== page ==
Midweek Musings: Thoughts on Honesty

Quick question: are you honest? Do you consider yourself to be an honest person? If so, to what degree would you claim: brutal, passive-aggressive, “nicey-nice,” barely tactful, or do you stretch the truth as far as you can, not even trying for the supposedly acceptable “little white lie?”

I ask this because I’ve been questioning the honesty of a few people with whom I’ve spoken recently, and wondered what motivates them to deceive others. It would be easy to just slap an unfavourable label on them and ignore their actions, but I’m genuinely curious – why the ulterior motives? As a person who is honest to a fault, it never crosses my mind to deliberately deceive another person. Do I keep some people at arm’s length? Sure. It’s a necessity. Do I lie to them? No. If dishonest people ask me a question, however, I will give an answer that is designed to shut them up, or at least give them a clue that I have no time for them. In that respect, it is very obvious when a person does the same thing to me! Usually, though, people tell me to shove off because I’m TOO honest and think that I’m Cruella De Vil or something. I think that some people don’t know what real cruelty looks like, or have a very subjective opinion or definition of it!

For example, say that a person asks me about an outfit that they’re wearing. I might say, “I’m not crazy about the colour; then again, I can’t wear that shade of green – it looks fantastic on you, though! That cut and style are awesome – hey, where did you buy it?” Where was the cruelty or tactlessness in that answer? By stating that I can’t wear the same hue as they? Seems to me that being mean would be saying, “The colour sucks, so the whole thing is a steaming heap of crap…return it and get your money back, quickly!” Or, barely glance at them and say, “Nice, looks good. Ready to go grab some grub?”

Going overboard with compliments isn’t my style; if I give someone a compliment, it is meant to be genuine. Some people can’t take compliments very well, if at all – again, I can relate to that. Accepting a compliment is admittedly difficult, but I take them at face value, say “thank you,” and go on about my day. Now, some compliments are thinly-veiled insults, and most people are astute enough to recognize those. Some ignore the insult. I’m one who will notice and say something; sometimes, I’ll volley it right back if I’m in a mood to do so. Most times, though, it isn’t worth being petty.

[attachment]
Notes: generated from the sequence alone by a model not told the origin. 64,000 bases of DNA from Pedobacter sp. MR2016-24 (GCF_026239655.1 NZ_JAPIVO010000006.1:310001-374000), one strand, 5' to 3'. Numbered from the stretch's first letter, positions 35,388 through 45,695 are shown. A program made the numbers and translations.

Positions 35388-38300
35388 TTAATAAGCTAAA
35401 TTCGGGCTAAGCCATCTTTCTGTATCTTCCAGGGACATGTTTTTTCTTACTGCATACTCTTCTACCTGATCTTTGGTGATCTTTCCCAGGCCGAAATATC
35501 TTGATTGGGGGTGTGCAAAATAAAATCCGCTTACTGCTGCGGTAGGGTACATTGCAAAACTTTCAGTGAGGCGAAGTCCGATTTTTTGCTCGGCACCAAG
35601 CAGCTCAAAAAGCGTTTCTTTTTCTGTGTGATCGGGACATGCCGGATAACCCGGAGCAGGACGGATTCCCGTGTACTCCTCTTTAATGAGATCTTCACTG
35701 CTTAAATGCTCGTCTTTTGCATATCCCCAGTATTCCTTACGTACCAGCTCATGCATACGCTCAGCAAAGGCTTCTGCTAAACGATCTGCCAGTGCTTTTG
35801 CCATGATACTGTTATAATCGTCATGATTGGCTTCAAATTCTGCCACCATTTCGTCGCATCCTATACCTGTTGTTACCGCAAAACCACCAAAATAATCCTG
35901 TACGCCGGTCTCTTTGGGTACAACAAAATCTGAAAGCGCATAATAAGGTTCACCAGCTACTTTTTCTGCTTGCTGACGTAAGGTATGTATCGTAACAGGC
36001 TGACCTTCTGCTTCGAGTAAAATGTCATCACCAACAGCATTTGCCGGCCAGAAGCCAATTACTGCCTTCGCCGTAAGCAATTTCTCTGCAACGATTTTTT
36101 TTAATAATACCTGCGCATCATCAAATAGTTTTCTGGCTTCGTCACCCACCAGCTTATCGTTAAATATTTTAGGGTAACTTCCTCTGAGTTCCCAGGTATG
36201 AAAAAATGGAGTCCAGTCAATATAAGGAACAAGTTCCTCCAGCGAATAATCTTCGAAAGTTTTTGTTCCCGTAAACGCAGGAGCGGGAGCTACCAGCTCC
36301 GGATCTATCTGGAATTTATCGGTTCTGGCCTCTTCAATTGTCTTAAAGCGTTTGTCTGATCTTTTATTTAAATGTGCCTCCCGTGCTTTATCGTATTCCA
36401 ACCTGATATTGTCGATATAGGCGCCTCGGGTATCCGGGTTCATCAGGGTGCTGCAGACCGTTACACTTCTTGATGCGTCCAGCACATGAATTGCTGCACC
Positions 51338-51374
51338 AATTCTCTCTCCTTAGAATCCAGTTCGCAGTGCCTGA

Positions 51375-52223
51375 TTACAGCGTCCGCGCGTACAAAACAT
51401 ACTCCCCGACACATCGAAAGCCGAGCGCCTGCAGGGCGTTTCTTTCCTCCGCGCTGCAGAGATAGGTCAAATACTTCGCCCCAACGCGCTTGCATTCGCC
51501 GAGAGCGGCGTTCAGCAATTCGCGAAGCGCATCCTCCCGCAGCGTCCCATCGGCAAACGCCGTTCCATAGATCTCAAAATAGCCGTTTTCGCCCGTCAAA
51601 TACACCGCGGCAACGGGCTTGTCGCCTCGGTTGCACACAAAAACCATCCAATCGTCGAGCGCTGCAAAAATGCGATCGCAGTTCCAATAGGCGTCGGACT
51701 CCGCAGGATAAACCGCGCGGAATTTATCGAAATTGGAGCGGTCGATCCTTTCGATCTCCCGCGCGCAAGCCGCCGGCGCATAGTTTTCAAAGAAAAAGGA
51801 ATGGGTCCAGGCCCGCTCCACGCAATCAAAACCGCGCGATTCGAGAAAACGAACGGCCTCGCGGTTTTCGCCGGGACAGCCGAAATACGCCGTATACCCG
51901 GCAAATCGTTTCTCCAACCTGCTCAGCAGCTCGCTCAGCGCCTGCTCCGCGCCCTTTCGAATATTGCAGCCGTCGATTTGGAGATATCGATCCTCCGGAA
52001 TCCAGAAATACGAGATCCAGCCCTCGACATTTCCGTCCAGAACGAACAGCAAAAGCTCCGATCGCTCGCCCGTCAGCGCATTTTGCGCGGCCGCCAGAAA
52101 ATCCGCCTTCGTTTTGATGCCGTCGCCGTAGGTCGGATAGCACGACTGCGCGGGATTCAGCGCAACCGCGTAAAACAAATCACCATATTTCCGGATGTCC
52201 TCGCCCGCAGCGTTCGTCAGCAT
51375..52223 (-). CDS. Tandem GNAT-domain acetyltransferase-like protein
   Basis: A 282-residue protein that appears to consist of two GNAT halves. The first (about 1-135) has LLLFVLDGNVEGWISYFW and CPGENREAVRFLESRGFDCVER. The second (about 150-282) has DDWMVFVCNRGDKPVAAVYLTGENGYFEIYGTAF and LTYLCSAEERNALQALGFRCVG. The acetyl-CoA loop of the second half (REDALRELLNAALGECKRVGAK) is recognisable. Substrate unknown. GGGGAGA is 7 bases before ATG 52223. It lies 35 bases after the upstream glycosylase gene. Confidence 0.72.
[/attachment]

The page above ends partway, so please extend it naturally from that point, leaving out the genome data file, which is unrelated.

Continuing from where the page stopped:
I like getting to know people, believe it or not. That’s why I have an ‘Open Comment’ page on my blog – it’s an attempt to engage people in conversations. That’s why I brave crowded places like concerts, conventions, or sports events from time to time. It’s my way of seeking out like-minded people to talk about things that we mutually enjoy. That’s why I read the ‘About’ pages of the blogs that I follow: to get a sense of the person behind the blog and see if it matches what they talk or write about. It’s the curse of having an inquisitive mind, I suppose. I analyse things constantly, picking them apart in my brain and laying them out. Then I pick up each piece, turning it over and over, examining it from every angle before re-assembling them and looking at the whole picture again. I do the same with people, sometimes.

This brings me back to the question I posed at the beginning of this post: Are you honest? If so, to what degree? If not, why not? What motivates you to deceive others, short of having some psychological disorder? These are questions that I’ve wanted to ask many different people over the years. Even though there’s no chance of these questions being answered now, just as there was no chance of them being answered at the times I considered asking them initially, I’ll still post them. Today was as good a day as any to dump out some dusty, old thoughts!

1 Comment (+add yours?)

  1. sepultura13
    Jan 15, 2017 @ 23:37:19

    “I generally avoid confrontational situations, because my childhood was overwhelmed by an overbearing father and I never want to be what he was/is.”

    This is why I’m honest, no matter what. I was raised by back-stabbing, two-faced hypocrites who would invite people over for religious meetings or potlucks and smile in the faces of the guests, then promptly rip those guests to shreds verbally the minute the tail-lights vanished from view down the hill. I never understood why they invited people over if they couldn’t stand them.

    I never want to be one who feels comfortable lying to others, nor do I like those who feign friendship. Smoke-blowers and ass-kissers can fuck right off.

%d bloggers like this: